There was really only one place that had everything we needed: Reuse Hawaii. Located in the downtown area of Kaka'ako, Reuse Hawaii is a non-profit organization that sells all kinds of construction materials from lumber and hardware to doors and furniture. For our project, we got to browse around in their lumberyard, where we found some great pieces of redwood that we decided to use for the walls and floor of the cottage. We also found a door that was the perfect size for the cottage and that matched the windows that our grandpa had previously acquired from trash that would have gone in the landfills. We had been set on using old shingles for the roofing, until Orion found some plastic roofing that was taken from a house that was about to be torn down. This roofing material would also be much easier to install and give the cottage some natural light (since there would be no indoor lighting).
Now it was time to literally put everything together and construct the writer's cottage. At first we worked only on the weekends and then started working on more days of the week during summer break. Although Orion was there to help us construct the house, we (my sister and I) did most of the work, while Orion showed us what to do and how to do it. He started off by teaching us how to build the floor. Basically, he put down two support beams that we would nail the redwood planks to, which would eventually be secured to the same slab of concrete that used to support the teahouse. This was the basic foundation to the cottage, so it had to be strong; the redwood we used was actually tongue-and-groove planks, which means that they fit together in a certain way so that there weren't any spaces between the planks and made the floor hold together better. After these were secured to the support beams, we sawed off any excess wood to create a perfect 6' x 9' floor. We constructed the walls in a similar fashion, however the support beams for the walls were a little more complicated to construct because, according to our plan, they had to incorporate a space for doors and windows. Like the floor, each wall was constructed separately in my grandparents' garage so that they could later be carried into the near-by garden space and constructed there.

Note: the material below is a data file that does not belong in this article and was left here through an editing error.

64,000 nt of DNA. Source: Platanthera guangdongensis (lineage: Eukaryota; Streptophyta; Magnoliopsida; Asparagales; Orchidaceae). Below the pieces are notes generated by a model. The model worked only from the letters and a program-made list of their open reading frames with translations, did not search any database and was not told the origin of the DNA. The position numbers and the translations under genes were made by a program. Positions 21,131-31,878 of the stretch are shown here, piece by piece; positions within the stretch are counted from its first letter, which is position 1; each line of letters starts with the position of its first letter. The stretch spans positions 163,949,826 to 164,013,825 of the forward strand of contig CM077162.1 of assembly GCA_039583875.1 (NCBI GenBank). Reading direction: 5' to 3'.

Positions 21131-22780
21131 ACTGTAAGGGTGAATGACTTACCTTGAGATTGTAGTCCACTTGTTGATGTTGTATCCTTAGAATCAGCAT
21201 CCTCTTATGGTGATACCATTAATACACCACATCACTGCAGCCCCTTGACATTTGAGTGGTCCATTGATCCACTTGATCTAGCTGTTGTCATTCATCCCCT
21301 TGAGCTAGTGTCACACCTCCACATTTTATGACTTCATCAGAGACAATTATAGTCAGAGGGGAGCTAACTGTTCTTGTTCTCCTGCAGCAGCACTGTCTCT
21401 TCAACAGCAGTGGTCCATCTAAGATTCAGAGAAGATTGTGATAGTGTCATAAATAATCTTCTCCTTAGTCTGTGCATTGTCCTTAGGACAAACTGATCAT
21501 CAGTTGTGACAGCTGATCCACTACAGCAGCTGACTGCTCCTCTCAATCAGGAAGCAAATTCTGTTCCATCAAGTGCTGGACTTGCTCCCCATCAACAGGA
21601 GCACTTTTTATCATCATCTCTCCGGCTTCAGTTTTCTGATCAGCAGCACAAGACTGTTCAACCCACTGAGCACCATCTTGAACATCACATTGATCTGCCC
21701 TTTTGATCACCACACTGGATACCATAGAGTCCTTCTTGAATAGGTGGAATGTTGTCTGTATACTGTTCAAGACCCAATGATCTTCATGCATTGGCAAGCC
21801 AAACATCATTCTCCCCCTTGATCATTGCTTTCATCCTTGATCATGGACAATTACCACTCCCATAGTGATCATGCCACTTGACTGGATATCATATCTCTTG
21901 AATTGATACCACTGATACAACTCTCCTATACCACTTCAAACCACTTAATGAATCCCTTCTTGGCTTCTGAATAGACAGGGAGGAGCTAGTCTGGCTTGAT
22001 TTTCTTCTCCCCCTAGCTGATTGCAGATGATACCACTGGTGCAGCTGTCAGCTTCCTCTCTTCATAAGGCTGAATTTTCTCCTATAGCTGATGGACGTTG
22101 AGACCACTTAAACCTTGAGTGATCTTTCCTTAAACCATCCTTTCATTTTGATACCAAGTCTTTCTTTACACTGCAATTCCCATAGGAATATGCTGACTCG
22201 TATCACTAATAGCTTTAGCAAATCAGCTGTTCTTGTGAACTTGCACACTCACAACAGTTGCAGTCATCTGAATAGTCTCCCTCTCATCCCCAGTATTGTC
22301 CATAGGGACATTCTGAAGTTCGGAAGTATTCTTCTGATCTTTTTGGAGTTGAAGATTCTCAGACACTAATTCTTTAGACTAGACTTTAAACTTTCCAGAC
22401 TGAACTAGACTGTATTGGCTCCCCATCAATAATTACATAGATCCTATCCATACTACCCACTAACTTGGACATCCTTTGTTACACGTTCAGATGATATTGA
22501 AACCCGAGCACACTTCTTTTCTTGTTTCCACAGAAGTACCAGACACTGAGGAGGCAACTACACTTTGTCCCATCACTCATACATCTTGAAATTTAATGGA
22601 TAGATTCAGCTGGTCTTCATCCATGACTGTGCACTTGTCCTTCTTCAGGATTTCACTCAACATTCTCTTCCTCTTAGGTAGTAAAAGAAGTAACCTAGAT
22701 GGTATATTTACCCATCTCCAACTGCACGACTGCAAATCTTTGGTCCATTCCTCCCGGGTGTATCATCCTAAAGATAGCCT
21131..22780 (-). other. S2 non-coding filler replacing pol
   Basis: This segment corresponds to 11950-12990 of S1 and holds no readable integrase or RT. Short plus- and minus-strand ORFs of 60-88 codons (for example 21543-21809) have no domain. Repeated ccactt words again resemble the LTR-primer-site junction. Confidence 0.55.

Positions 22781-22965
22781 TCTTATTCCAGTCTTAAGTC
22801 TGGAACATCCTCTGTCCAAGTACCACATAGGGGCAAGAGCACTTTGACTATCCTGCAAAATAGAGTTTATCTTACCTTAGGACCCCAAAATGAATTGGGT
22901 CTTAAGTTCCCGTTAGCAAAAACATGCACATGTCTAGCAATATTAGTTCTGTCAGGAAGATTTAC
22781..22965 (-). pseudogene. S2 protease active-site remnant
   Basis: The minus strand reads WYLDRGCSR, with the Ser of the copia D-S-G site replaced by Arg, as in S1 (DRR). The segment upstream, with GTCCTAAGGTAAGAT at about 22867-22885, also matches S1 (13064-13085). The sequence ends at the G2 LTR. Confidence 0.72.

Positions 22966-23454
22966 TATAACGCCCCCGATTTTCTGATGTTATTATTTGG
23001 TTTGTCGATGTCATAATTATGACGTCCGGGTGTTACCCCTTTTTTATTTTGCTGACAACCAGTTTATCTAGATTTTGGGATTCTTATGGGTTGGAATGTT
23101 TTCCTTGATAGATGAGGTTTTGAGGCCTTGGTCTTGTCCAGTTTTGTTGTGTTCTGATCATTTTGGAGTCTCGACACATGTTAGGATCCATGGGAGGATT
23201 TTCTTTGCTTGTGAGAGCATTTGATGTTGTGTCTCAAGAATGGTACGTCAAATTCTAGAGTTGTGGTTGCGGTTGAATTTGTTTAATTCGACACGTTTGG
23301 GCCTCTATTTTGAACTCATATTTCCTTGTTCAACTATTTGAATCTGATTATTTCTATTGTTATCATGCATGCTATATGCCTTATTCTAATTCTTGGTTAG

Constructing everything took many days, but eventually we were ready to put all of the pieces together. We all helped to carry the walls and the floor up to the site where they were quickly bolted together. Next, my sister and I nailed in the screen windows, while Orion secured the roof supports and the plastic roofing. The door was the last thing to be attached, which included three glass panes with images of the sun, the ocean and the beach, designed by Andrea, my sister and me. We found reused glass the Andrea cut down to fit the spaces in the door, and then used a technique called "sand-blasting" (thanks to the UH art facilities) to create the design.
The great thing about building this cottage was that we were able to use only reusable materials and support a local business, which was Reuse Hawaii. All of the materials that are sold at Reuse Hawaii came from deconstructing old homes or were leftovers from certain construction projects, and of course, all of the materials are obtained by the consent of the owners. In addition, the materials that we didn’t get from Reuse Hawaii were picked up from garage sales or found on the side of the road, where they would have gone to waste and into a landfill. By using reusable materials more trees won't have to be cut down, which will also lower carbon dioxide emissions that are released when a tree is cut down. We feel that building the cottage can also become a good example for further construction methods because it is completely environmentally friendly, but is still capable of providing the quality needed when constructing larger buildings.
Where is it now? Well, unfortunately, we received complaints about the cottage from a few neighbors who lived in Pacific Heights, so it had to be taken down. We thought, for a little while, that all of our hard work had gone to waste, until my grandpa decided to talk with the President of our school, James Scott, about donating it to the school. After a few weeks, the cottage was dissembled and brought to the school, where it was added to the new, platinum certified, K-1 Omidyar buildings as a gardening shed, still with everything the way we designed it. As we mentioned before, our school has many environmentally friendly facilities, especially in the new K-1 buildings, and the cottage was able to fit right in.
After a while we realized that it was almost better to have it at the school because it would get a lot of use from many generations of students who would be exposed to the idea of environmental architecture at a very early age.